September 3, 2009

Taking Woodstock

takingwoodstock1_large1969 saw something amazing happen that has never been duplicated and will never happen again. No, I am not talking about the first time mankind set foot on the moon, nor am I talking about a Mets World Series (that has happened one more time, although who knows when it will happen again). I am referring to the festival that took place in Bethel, NY, the "3 Days of Love & Music" festival. It was a phenomenon that brought the best of the music scene together with a million like-minded individuals celebrating freedom in a field. I cannot imagine what it must have been like to be there, especially not having been alive at the time. I have spoken to more than a few who made the mistake of not going and if they had it all to do over again they would have been there. I know I would have made the attempt, in retrospect.

takingwoodstockpic7All of that said, director Ang Lee and screenwriter James Schamus have adapted the book by Elliot Tiber and Tom Monte, taking us back to 1969 and the events that led up to the concert. It is not so much a movie about the concert itself, as it is about the people and personalities involved that made it happen and what happened to them. It is a sweet natured, light hearted film that is warm and inviting and is sure to make you smile. Watch as the eclectic collection of characters cross your screen adding to the colorful tapestry of the era. It is not really a great film, nor is it a terribly deep one; however, it is still an involving film that you cannot help but enjoy.

Elliot Teichberg (now Elliot Tiber, played by Demetri Martin) is a young interior designer living in New York City. He moves back home with his parents, Jake (Henry Goodman) and Sonia (Imelda Staunton) in White Lake, NY, to help manage and care for their motel, the El Monaco, and also serve as the president of the chamber of commerce. The family is well behind in the mortgage payments and the bank is going to foreclose, thus forcing them out of their home. Elliot has plans to bring in more tourists and hold his annual art and music festival (which amounts to lawn chairs and records) to help make the money needed to pay the mortgage.

takingwoodstockpic1The young man ponders his family's future. Jake continues to work around the motel, re-shingling the roof, whatever there is to do. Meanwhile, Sonia runs the place with an iron fist, when a customer complains there are no towels, she points to a sign that says "Towels $1." Then fate steps in, while conversing with the avant garde theater troupe that lives in the barn (featuring Dan Fogler as their leader), he notices a story about a hippie concert that was being kicked out of Wallkill.

That news gives Elliot an idea. You see, he has the permit from the chamber of commerce saying he can put on an arts and music festival. A phone call later and the motel is crawling with men in suits discussing the possibility of staging the show there, led by hippie entrepreneur Michel Lang (Jonathan Groff). Before you know it, the motel is taken over by a mass of planners and construction workers as they set up their offices and prepare the neighboring fields, owned by dairy farmer Max Yasgur (Eugene Levy).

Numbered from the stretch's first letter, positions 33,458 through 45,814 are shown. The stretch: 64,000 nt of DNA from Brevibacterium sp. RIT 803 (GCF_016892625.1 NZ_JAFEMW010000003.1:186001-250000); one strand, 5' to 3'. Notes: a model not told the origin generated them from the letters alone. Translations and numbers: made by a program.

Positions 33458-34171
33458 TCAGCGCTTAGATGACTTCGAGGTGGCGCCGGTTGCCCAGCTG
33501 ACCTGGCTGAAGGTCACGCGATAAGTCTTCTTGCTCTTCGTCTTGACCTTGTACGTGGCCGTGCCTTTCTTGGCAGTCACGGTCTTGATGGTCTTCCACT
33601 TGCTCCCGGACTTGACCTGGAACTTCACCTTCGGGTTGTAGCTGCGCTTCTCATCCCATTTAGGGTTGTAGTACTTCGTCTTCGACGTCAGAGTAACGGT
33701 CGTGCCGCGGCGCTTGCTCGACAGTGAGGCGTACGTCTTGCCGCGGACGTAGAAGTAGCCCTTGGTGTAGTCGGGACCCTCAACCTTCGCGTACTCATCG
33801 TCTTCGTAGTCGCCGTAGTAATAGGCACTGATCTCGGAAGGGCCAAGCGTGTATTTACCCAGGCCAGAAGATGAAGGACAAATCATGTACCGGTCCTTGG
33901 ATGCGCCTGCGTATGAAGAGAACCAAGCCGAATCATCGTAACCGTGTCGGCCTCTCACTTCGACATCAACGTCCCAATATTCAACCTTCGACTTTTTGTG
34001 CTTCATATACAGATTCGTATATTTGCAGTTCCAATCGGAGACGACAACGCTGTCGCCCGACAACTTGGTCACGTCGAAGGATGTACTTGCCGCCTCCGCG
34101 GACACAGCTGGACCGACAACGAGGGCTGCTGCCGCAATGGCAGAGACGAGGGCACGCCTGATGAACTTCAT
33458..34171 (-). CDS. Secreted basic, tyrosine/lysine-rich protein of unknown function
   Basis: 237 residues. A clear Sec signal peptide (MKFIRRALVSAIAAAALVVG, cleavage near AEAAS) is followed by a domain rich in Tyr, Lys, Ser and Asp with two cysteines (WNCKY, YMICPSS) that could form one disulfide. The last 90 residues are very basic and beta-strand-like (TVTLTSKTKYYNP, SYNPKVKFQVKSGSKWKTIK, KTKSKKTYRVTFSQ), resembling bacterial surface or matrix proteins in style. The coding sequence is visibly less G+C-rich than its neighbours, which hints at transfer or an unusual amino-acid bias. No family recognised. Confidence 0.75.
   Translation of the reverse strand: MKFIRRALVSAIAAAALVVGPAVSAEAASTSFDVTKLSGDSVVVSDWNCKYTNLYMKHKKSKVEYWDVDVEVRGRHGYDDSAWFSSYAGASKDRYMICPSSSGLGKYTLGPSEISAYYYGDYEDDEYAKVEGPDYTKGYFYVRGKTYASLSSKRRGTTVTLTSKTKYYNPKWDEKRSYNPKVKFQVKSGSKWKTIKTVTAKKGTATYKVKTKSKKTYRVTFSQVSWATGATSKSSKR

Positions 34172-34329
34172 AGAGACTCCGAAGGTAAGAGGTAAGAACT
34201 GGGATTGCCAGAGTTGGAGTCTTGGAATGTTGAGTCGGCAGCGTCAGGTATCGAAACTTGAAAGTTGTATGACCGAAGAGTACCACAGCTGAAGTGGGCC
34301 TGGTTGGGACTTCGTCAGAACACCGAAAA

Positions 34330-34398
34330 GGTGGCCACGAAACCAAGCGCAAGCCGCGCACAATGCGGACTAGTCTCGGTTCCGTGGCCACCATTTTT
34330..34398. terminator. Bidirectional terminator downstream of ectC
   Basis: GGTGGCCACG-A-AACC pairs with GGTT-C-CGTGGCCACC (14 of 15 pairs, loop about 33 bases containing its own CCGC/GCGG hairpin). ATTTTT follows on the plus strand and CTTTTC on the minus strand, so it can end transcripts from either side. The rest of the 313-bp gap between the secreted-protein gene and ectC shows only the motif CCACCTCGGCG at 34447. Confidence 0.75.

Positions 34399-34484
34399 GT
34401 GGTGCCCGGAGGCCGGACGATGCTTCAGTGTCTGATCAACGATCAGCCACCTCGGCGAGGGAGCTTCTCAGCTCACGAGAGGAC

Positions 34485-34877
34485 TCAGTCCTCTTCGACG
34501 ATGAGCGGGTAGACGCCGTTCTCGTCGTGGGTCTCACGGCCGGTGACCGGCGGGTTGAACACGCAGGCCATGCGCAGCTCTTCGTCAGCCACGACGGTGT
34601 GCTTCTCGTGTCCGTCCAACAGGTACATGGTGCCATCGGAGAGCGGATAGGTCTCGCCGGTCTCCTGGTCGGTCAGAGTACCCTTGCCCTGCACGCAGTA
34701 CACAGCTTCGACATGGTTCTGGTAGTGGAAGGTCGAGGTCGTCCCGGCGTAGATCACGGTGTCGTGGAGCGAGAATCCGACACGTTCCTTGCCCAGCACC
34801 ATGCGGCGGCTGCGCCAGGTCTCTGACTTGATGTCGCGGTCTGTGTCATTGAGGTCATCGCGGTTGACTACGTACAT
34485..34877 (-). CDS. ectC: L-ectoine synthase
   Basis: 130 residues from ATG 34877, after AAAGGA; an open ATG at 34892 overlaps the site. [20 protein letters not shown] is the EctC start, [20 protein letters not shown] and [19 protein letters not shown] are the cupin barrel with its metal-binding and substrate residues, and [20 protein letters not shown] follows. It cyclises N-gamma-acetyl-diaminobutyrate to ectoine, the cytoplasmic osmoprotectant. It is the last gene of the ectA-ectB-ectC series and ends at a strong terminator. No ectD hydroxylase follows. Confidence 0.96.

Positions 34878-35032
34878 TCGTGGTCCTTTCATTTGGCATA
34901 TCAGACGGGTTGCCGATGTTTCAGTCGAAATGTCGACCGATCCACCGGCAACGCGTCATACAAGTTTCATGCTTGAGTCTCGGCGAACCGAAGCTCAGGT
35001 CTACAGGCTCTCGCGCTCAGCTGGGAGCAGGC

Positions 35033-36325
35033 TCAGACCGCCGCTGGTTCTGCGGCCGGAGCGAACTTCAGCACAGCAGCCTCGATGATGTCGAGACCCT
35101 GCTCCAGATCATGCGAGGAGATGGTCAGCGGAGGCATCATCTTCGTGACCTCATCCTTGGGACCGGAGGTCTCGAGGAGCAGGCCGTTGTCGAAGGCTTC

takingwoodstockpic4Watching the festival come together is pretty interesting thing. I can honestly say that I never gave any thought to what went into planning the event. Thinking about it now, the logistics must have been a nightmare. Taking Woodstock gives us a glimpse at the preparations, the construction, the promotion, the phone calls, it is all rather crazy. And to think, they did not have he aid of the internet! Still, this is all just backdrop to the people involved.

This is a slice of life type comedy. The story remains backstage and distanced from the actual concert itself. We watch Elliot as he goes about getting the project going and the changes it brings around him. We are ringside as his parents lives change, driven by both an influx of money and revitalization of themselves, spurred by the great influx of people.

How true this is to the actual events, I do not know. I tend to believe that there have been changes here and there, a slight twisting to accommodate the story that Lee wanted to portray. The final product is colorful, sweet, and very laid back. It sort of drifts around the chaos, allowing moments and characters to come through. Elliot finds himself separating himself from his parents, Jake finds himself able to live again, and even connecting with his son in a way he likely never did before. We also meet Michael Lang, who takes everything in stride, always confident that the right outcome will come. There is also a plain talking Vietnam veteran and cross dresser played by Liev Schreiber. There are plenty more along the way just waiting to be discovered.

Bottomline. Fun, interesting, and plays very nicely as counterpoint to the loud and violent movies that often litter the cinematic landscape. It will make you smile, introduce you to interesting characters and give you a different look at one of the most famous concerts ever, an event never to be duplicated.



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